Although Minnesota’s Hmong community has been here for three decades, is well integrated into our workplaces and schools, and has influenced contemporary Minnesota culture in numerous ways, many non-Hmong Minnesotans don’t have a clue about who these people are and why they came here. In fact, many thoroughly American young Hmong people don’t know much about their ancestors’ history, either, as Concordia history professor Paul Hillmer learned.
“My Hmong students had many questions about their own history,” says Hillmer. “I helped them study that history, interview members of their family, and find some of the answers to their questions. But then they were done and ready to move on. They’re young people, after all, with social lives, family obligations, studies, and the rest. I, on the other hand, was becoming entranced by the subject and had many, many more questions of my own.”
The historian kept digging, and ultimately gathered stories and experiences from about 225 people. He shares his research in “A People’s History of the Hmong” (Minnesota Historical Society Press), a history book that examines the Hmong story through narrative. It’s easy to see why the project captivated Hillmer. Stories of near and narrow escapes haunt the reader, and the author.
“I think of the numerous heartbreaking stories about what people went through trying to escape from Laos and make their way to Thailand. The babies fed opium to keep them quiet, many dying accidentally. Children and the elderly left behind because they couldn’t keep up, people drowning in the Mekong River because they couldn’t swim, people going back to rescue family members only to be killed themselves. But there are also numerous inspiring stories of rising above the challenges and the despair of losing one’s country, one’s family, one’s way of life, and rising to meet the daunting tasks of finding meaning, work, and a way to take care of one’s family in a completely new place,” says Hillmer, who is also haunted by the hatred he sees directed at the Hmong by Minnesotans who are descended from immigrants themselves.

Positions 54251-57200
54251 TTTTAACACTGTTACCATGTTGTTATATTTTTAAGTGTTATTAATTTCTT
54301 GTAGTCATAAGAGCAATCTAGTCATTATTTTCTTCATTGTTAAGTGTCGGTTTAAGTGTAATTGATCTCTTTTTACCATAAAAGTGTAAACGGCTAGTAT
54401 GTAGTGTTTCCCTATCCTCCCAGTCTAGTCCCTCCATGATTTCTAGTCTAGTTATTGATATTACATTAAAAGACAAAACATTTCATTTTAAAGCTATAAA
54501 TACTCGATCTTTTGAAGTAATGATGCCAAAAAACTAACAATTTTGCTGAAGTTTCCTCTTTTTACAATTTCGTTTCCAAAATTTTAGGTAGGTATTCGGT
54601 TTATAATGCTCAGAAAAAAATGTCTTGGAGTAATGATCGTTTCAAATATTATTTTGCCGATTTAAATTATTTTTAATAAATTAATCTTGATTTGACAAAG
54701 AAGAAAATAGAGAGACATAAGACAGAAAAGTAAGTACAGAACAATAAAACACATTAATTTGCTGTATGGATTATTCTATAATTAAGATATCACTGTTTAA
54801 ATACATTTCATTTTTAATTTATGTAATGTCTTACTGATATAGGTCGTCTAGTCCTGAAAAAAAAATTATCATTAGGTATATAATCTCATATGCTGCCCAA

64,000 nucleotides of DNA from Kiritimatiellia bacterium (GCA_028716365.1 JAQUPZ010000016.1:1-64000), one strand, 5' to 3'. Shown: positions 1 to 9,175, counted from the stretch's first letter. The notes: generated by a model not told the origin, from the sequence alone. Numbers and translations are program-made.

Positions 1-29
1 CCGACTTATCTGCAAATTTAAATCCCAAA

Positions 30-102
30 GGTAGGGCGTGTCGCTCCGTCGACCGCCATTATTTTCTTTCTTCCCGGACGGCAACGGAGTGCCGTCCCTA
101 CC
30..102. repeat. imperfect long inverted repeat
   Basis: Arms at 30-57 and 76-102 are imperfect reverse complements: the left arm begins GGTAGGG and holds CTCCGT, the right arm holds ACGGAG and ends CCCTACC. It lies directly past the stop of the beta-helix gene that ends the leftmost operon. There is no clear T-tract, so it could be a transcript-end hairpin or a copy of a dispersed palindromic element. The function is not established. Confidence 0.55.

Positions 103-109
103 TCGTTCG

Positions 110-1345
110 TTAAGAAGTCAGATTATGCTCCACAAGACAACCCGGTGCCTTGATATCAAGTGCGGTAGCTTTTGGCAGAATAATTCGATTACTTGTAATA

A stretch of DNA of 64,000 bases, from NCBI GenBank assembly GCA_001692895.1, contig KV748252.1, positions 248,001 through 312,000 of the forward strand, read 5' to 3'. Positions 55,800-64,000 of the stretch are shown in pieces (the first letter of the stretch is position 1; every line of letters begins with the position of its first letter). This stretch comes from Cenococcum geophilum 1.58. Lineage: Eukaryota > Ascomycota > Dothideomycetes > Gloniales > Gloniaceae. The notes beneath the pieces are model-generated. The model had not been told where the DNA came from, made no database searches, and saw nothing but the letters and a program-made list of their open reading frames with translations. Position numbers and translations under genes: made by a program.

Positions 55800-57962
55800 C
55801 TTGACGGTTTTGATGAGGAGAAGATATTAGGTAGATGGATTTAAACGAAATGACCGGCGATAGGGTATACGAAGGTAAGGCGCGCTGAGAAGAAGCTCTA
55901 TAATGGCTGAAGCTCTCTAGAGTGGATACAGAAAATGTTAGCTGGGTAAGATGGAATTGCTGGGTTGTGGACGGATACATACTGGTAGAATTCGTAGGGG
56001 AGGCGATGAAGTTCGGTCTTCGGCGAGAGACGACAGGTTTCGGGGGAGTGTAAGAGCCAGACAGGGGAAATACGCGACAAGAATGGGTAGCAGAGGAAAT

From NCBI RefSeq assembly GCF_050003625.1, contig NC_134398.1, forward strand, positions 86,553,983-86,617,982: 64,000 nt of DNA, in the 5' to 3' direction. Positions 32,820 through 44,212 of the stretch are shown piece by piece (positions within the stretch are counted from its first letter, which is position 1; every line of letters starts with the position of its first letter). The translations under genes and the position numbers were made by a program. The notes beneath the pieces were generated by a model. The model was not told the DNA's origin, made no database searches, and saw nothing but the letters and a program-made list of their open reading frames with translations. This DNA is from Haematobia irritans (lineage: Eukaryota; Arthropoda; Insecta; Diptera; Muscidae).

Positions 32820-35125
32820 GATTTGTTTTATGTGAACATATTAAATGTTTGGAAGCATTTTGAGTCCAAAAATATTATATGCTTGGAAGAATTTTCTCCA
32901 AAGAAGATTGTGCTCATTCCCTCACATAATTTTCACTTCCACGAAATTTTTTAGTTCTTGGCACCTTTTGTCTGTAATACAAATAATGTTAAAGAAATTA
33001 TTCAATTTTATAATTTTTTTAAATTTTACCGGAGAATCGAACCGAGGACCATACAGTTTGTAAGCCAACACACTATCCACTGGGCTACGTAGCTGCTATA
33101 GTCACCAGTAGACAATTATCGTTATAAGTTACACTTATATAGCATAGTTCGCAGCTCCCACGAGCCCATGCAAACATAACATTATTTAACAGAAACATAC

“Sometimes those of us who have grown up in this country and who have enjoyed lives of relative ease need to be reminded of how hard others have had it — including, by the way, people generations ago in our own family tree who underwent struggles of their own when they came to this country. … But there is growing awareness of not only how the Hmong were involved in the Vietnam War after being recruited by our CIA, but also how they have come together as a community here to address many of the problems refugee communities face,” says Hillmer.
“They are an economic and political powerhouse in the Twin Cities. There are two Hmong elected officials in our state Legislature. Growing rates of home ownership, college and graduate education, participation in the professions and various businesses — all of these give the rest of us a greater chance to see our Hmong community in a new and more comprehensive light. Of course, one can now catch an occasional Hmong person who’s been here for a while complaining about more recently arrived immigrants, so the cycle continues.”